I just read this interesting article by Johnny Kramer about the current presidential race. In it, there’s a fascinating quote:
Going back over the last generation, what was the urgent difference between George W. Bush and John Kerry, George W. Bush and Al Gore, Bill Clinton and Bob Dole, George H.W. Bush and Bill Clinton, or George H.W. Bush and Michael Dukakis?
In reconsidering these races, don’t look back on them in terms of relatively trivial distractions like gay marriage, stem cell research or medical marijuana; think in terms of fundamental questions about the legitimacy and nature of the state:
For example, by what right does the state presume to tax your income at any level? Are you still a free person when you have a portion of your income confiscated as the price of making a living? If you believe you are still free now, at what level of (arbitrarily determined – but, of course, not by you) confiscation would you no longer consider yourself to be free?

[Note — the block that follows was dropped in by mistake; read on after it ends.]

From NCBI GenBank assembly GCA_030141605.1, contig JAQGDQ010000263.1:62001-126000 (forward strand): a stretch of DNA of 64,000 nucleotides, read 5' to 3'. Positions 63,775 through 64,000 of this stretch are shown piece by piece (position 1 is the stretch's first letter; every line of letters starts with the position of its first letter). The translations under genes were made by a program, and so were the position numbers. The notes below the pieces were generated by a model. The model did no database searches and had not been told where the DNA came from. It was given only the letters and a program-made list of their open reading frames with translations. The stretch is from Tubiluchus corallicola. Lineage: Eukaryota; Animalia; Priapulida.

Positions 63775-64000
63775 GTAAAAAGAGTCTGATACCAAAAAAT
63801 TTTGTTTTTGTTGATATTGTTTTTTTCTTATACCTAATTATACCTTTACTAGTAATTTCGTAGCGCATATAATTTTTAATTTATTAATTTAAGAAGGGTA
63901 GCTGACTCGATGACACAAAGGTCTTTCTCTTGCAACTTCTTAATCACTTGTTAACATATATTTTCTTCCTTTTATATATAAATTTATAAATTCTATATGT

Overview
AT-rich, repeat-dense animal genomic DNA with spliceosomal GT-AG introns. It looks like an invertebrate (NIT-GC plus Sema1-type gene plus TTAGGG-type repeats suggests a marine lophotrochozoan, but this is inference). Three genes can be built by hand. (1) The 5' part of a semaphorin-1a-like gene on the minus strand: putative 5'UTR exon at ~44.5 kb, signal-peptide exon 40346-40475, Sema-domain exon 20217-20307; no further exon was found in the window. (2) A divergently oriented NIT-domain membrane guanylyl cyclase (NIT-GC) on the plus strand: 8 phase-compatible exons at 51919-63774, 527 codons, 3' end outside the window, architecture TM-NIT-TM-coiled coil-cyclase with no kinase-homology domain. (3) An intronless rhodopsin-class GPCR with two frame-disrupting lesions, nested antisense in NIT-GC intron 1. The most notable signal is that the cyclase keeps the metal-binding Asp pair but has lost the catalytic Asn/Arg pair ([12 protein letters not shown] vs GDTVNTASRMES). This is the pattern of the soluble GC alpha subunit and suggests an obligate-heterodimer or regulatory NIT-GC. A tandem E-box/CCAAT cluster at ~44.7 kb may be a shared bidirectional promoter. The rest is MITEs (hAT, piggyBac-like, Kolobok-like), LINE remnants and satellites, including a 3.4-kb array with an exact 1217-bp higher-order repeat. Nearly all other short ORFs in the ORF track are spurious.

By what right does the state presume to steal another 15% of your income, supposedly on the assumption that you’re too inept to save for your own retirement?
By what right does the state presume to tell you what you can put in your own body? Does the state have the right to protect you from harming yourself? If so, should it also prevent you from drinking too much alcohol, smoking cigarettes, eating fast food, or not exercising? If not, why should it try to stop you from ruining your life with heroin, but not with gambling, bourbon or cheeseburgers?
By what right does the state presume to tell you whom you can hire to perform a service for you, through things like licensing laws? If an unlicensed professional offers cheaper services and can provide evidence to reassure your doubts, what business is it of the state’s?
I’m wondering when Americans will start to ask these fundamental questions about the role of our government. One would think that free citizens would protest when confronted with losing some of their freedoms. But that doesn’t seem to be the case. The erosion of our freedoms has happened over such a long period of time that folks don’t seem to realize that they’re no longer free.